As citizens, our rights to trial by jury are guaranteed by the Federal and State Constitutions. Under Federal constitutional analysis, a Federal Rule of Criminal Procedure, somewhat similar to the statute here, was upheld by the Supreme Court in Singer v. United States (1965), 380 U.S. 24, 13 L. Ed. 2d 630, 85 S. Ct. 783. While there are dissimilarities between our statute and Rule 23(a) of the Federal Rule of Criminal Procedure, it is clear that to require consent by the government to a jury waiver is permissible under Federal constitutional law.

This court's analysis, however, is not limited to Federal constitutional principles. If we find in the language of our constitution, or in the debates or committee reports of the constitutional convention, an indication that a provision of our constitution is intended to be construed differently than similar provisions of the Federal Constitution, then this court should not follow or be bound by the construction placed on the Federal constitutional provision. See People v. Tisler (1984), 103 Ill. 2d 226, 245.

Our 1970 State constitution, article I, section 13, provides that "[t]he right of trial by jury as heretofore enjoyed shall remain inviolate." (Ill. Const. 1970, art. I, § 13.) Our State constitution of 1870 first employed the phrase "as heretofore enjoyed" when speaking of the inviolate right of trial by jury. (Ill. Const. 1870, art. II, § 5.) Originally, the 1818 constitution, article VIII, section 6, read, "the right of the trial by jury shall remain inviolate" (Ill. Const. 1818, art. VIII, § 6), and the 1848 constitution, article XIII, section 6, in addition stated, "and shall extend to all cases at law, without regard to the amount in controversy" (Ill. Const. 1848, art. XIII, § 6).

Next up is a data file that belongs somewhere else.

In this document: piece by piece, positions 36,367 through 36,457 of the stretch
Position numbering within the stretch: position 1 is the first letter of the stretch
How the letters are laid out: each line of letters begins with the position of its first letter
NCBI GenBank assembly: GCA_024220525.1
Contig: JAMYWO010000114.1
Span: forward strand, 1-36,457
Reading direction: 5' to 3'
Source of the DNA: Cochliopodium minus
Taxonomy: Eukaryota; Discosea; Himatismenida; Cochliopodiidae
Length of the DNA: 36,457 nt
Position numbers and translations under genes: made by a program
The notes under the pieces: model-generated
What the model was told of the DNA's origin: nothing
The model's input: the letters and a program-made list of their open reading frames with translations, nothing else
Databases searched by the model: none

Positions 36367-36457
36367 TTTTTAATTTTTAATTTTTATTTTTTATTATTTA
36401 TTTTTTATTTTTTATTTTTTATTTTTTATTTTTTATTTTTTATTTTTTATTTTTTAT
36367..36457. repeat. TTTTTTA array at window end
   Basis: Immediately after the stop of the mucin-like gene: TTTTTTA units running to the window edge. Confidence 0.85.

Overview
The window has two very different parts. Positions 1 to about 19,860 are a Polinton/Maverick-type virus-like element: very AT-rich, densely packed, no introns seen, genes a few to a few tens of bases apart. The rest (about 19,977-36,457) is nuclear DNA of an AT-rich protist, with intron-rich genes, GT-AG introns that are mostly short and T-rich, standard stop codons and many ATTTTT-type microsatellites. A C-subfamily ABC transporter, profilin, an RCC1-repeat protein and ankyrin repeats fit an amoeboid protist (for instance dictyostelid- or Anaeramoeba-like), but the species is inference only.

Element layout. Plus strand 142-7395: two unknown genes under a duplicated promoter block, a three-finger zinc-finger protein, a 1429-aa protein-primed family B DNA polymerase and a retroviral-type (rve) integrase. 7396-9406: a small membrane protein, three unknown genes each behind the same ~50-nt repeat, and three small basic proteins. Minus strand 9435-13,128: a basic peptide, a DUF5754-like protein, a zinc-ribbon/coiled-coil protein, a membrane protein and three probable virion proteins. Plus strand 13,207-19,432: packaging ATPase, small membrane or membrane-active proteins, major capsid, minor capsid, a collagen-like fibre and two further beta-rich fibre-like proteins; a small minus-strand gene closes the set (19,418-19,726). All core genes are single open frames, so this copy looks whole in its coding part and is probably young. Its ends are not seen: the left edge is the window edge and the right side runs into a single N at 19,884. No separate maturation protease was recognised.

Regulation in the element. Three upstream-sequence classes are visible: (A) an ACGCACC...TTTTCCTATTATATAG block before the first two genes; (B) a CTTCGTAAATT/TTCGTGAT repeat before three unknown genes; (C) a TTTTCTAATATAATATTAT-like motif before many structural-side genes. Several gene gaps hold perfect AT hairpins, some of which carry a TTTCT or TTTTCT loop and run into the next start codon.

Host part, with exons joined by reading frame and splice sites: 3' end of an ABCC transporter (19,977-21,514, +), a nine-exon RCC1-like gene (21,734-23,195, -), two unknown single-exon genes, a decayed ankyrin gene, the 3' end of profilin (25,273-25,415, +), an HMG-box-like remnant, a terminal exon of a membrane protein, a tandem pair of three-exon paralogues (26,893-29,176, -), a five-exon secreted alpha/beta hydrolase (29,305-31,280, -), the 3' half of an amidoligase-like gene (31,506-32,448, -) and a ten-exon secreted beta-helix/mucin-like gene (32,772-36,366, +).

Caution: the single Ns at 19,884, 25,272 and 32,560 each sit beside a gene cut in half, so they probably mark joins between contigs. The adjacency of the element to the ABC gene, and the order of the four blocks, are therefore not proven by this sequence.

In addition to the provision in our constitution that the right to jury trial as heretofore enjoyed shall remain inviolate, there is also contained in article I, section 8, of our constitution language very similar to that contained in the sixth amendment of the Federal Constitution. Article I, section 8, provides that "[i]n criminal prosecutions, the accused shall have the right . . . to have a speedy public trial by an impartial jury . . .." (Ill. Const. 1970, art. I, 8.) Also enumerated in article I, section 8, as rights of the accused, are other rights that are listed in the sixth amendment of the Federal Constitution. Thus, in our State constitution, jury trial is referred to twice in the bill of rights: article I, section 8, and article I, section 13. In both references, trial by jury is a right guaranteed to the people, and not to the State.

In the Federal Constitution, however, only in the sixth amendment is trial by jury referred to as a right of the accused. In article III, section 2, of the Federal Constitution, trial by jury is also mentioned. It is provided in that section: "The trial of all Crimes, except in Cases of Impeachment, shall be by Jury . . .." (U.S. Const., art. III, 2.) This provision is not contained in the Bill of Rights of the Federal Constitution, wherein certain rights are guaranteed to the people. This provision is, instead, contained in the article of the Federal Constitution which defines the judicial powers. Thus, as to the jury trial issue, there is a difference in the language of our State constitution from that of the Federal Constitution, and the difference is one of substance and not merely one of form. In view of this difference, Singer v. United States is not helpful in deciding the issue before us, and we should give our State constitutional provision meaning independent of the construction the Federal courts have placed on the jury trial provisions of the Federal Constitution.